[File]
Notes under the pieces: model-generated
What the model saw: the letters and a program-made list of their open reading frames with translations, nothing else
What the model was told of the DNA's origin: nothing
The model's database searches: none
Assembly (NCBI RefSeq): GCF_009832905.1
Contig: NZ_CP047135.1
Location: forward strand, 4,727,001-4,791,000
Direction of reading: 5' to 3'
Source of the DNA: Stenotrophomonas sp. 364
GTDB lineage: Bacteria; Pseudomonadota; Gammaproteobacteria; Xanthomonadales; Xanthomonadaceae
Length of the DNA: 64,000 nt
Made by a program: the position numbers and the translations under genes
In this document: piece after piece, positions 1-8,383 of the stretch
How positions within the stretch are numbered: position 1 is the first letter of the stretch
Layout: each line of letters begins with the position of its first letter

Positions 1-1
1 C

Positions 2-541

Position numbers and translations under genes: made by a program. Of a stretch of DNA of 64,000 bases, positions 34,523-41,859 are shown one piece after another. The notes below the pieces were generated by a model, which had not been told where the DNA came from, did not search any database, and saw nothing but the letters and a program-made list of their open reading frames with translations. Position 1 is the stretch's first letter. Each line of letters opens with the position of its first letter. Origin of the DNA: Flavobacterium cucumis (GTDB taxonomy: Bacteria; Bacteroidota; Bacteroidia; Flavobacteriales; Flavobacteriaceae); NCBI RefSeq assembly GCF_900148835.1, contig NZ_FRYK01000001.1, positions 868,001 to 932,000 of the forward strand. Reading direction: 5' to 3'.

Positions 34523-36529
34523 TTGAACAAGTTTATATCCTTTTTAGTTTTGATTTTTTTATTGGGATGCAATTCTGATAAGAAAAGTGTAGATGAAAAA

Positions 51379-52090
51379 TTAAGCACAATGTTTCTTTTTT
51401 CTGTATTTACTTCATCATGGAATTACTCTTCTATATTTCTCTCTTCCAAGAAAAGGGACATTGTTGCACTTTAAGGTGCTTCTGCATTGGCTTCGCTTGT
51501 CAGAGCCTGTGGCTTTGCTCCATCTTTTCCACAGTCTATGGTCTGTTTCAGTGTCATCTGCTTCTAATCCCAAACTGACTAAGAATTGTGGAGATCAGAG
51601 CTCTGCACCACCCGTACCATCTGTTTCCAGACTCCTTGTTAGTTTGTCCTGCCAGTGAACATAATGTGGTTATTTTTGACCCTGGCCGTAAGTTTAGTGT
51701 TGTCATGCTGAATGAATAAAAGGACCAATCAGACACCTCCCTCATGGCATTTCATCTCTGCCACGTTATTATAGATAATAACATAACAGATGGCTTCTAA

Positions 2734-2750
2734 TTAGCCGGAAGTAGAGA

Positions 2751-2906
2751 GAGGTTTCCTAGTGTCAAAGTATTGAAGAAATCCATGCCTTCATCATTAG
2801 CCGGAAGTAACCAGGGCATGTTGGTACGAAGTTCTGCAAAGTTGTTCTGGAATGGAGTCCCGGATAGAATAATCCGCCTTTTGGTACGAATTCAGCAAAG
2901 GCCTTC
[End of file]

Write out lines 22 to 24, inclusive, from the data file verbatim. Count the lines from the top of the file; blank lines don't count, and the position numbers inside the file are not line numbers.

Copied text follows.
Positions 51379-52090
51379 TTAAGCACAATGTTTCTTTTTT
51401 CTGTATTTACTTCATCATGGAATTACTCTTCTATATTTCTCTCTTCCAAGAAAAGGGACATTGTTGCACTTTAAGGTGCTTCTGCATTGGCTTCGCTTGT